- No, really, at least back up the Outlook bits. Don’t say I didn’t warn you.
- Ensure you have the ability to install the Plaxo plugin on the Windows / Outlook side of the house.
- You may need to be a local administrator for your machine to allow this sort of thing.
- If you’re not able to do it yourself, perhaps it’s time to be nice to your local sysadmin, IT helpdesk or anyone else with this level of control, and get them to do it for you. Good luck with that.
- Download & Install the Plaxo software on your Windows PC.
- If you need instructions on downloading, this How To is too advanced for you. Stop now.
- Install the software on your PC. Follow Plaxo’s bouncing ball. It’s been a while since I’ve done this, but it’s not difficult.
More to come…
Without wanting to make too big a deal out of it, it’s worth noting that the MacHeist bundle is about to expire, and it’s an opportunity to get hold of some sterling Mac applications on the cheap.
MacHeist 3 - Screenshot
Applications that you get for your US$39 / AU$55 / 27 quid / 29 Euro are PhoneView, iSale, Picturesque, SousChef, World of Goo, LittleSnapper, Acorn, Kinemac, WireTap Studio, BoinxTV, The Hit List, Espresso, Cro-Mag Rally and Times.
Plus, if you pimp the deal on Twitter (“tweetblast”?), you also get the following thrown in: Delicious Library 2 and Multiwinia.
I must admit that I pretty much bought the bundle for Delicious Library 2 (which I had been thinking of buying at full retail), PhoneView (as I’d like to be able to get data off my iPhone 3G without too much hackery), and Picturesque; the other applications look useful to varying degrees, however I’m treating them as nice to have freebies that came along with a US$75 discount on the three applications that I really wanted. I suspect that I’m far from being Robinson Crusoe in this regard.
More details here – http://www.macheist.com/ and here – http://www.macheist.com/tweetblast .
Discussion of the pros and cons related to this sort of thing can be found at Daring Fireball (with many links to other discussion of the topic).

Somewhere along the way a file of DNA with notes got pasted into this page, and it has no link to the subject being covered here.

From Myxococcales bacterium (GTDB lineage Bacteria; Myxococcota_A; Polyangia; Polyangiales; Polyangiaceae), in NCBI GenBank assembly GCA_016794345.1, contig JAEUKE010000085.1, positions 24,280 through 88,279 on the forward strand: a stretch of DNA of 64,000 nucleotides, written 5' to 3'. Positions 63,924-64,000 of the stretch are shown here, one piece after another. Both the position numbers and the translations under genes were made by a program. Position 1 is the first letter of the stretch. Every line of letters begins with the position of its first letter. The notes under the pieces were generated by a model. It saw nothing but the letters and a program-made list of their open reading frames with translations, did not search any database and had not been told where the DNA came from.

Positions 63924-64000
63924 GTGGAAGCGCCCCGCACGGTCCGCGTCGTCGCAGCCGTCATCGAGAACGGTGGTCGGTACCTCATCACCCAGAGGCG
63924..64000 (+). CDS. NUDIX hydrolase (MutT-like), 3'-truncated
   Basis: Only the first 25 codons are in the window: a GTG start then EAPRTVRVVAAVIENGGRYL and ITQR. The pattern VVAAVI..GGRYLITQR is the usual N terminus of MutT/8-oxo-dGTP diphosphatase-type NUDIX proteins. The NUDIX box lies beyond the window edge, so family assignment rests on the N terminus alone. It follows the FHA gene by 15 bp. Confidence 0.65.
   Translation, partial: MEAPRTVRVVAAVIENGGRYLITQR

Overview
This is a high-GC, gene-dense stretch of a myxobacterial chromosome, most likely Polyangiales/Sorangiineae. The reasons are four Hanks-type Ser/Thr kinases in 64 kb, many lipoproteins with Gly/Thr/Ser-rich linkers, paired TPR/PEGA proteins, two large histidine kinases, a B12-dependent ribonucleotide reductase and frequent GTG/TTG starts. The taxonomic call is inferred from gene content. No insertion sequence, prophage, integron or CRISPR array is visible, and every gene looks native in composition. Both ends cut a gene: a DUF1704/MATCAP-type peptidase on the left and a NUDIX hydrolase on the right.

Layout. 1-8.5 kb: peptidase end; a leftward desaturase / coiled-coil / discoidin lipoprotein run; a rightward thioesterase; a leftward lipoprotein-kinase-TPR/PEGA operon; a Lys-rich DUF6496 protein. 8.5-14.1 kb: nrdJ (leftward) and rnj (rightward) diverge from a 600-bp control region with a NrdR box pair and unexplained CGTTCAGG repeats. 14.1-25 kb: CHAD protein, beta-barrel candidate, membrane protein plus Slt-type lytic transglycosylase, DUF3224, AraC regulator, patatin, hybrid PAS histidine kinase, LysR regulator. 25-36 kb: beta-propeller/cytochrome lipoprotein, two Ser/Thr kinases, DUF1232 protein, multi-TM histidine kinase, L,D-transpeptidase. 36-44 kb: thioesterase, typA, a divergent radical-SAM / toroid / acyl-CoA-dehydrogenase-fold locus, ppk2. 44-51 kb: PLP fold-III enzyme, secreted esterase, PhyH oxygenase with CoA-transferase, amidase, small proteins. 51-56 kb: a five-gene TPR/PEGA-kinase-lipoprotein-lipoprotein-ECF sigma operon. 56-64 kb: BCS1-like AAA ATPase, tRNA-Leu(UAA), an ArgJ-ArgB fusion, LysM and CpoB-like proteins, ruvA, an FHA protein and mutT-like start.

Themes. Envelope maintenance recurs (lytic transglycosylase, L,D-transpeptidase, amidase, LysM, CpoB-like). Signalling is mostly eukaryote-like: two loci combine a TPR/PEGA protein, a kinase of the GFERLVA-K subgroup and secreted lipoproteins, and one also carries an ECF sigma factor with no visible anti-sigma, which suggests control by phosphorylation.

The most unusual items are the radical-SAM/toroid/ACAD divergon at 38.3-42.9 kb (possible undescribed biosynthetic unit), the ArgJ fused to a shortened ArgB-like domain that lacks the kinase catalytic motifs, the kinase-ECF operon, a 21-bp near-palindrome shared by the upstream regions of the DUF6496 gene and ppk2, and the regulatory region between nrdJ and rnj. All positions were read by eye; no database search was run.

A tidied up version of a collection of posts on MacTalk.com.au. This thread, for reference.
I’ve been trying to find info on Snow Leopard Server for a while, as it seems pretty interesting from a few perspectives, even for individuals.
My main interest is as to whether Snow Leopard Server is a possible replacement for the pair of Mobile Me memberships in our house (maybe more), used mainly to keep a few Macs and some iPhones in sync.
I’m happy to be proven wrong here, but to my mind an investment of ~US$500 for Snow Leopard Server (10 client licence, to be run on an existing Mini, so no HW cost) compares favourably with a 2x ~US$99 / year recurring cost. The simple maths is that for the two of us, it’ll pay for itself in 2.5 years. Add my brother, plus my sister in law and my Dad with their iPhones and multiple Macs, and that cost is run down in a year. Oh, and this works if I value my time at no more than AU$0/hr…
Fine, fine, sure …as long as SLS can do the important bits of what Mobile Me can do. It doesn’t have to do everything Mobile Me does, just the important bits.
From what I’ve found through Googling, trawling through various Mac-focussed sites (including Apple), Apple is pitching Snow Leopard Server with features such as (the following are cribbed from from the aforementioned Apple site link, which is caveated “All features on this page are subject to change.”, of course.).
Bolded emphasis is mine.
Mac OS X Server’s open standards-based mail service is the ideal server for small businesses or companies looking to bring email in-house. Snow Leopard Server dramatically increases its performance and scalability with an overhauled engine designed to handle thousands of simultaneous connections. Mail services have been enhanced to include server-side email rules and vacation messages.
iCal Server 2
iCal Server, a calendaring and scheduling service based on open standards, was the first commercial CalDAV calendar server. Snow Leopard Server follows up with the next major release of iCal Server, which includes group and shared calendars, push notifications, the ability to send email invitations to non-iCal Server users, and a browser-based application that lets users access their calendars on the web when they’re away from their Mac.
Secure remote access to your business network has never been more critical than in today’s increasingly mobile world. Snow Leopard Server delivers push notifications to mobile users outside your firewall, and a proxy service gives them secure remote access to email, address book contacts, calendars, and select internal websites.
Address Book Server
Introducing the first open standards-based Address Book Server, Snow Leopard Server makes it easier than ever to share contacts across multiple computers. Based on the emerging CardDAV specification, which uses WebDAV to exchange vCards, Address Book Server lets users share personal and group contacts across multiple computers and remotely access contact information without the schema limitations and security issues associated with LDAP.
Addressing just the bits I’ve bolded, this suggests to my fevered imagination that SLS might be ‘Mobile Me For Enterprise’? I’m not the one who coined that phrase, but it kinda fits.
Mail Server – ‘bring email in-house’
So, perhaps I can host my own mailserver, using my own domain(s), and not have to have an @me.com email address to get push email to my iPhone? I know, I know, there’s no mention of Push mail in the Apple blurb, but…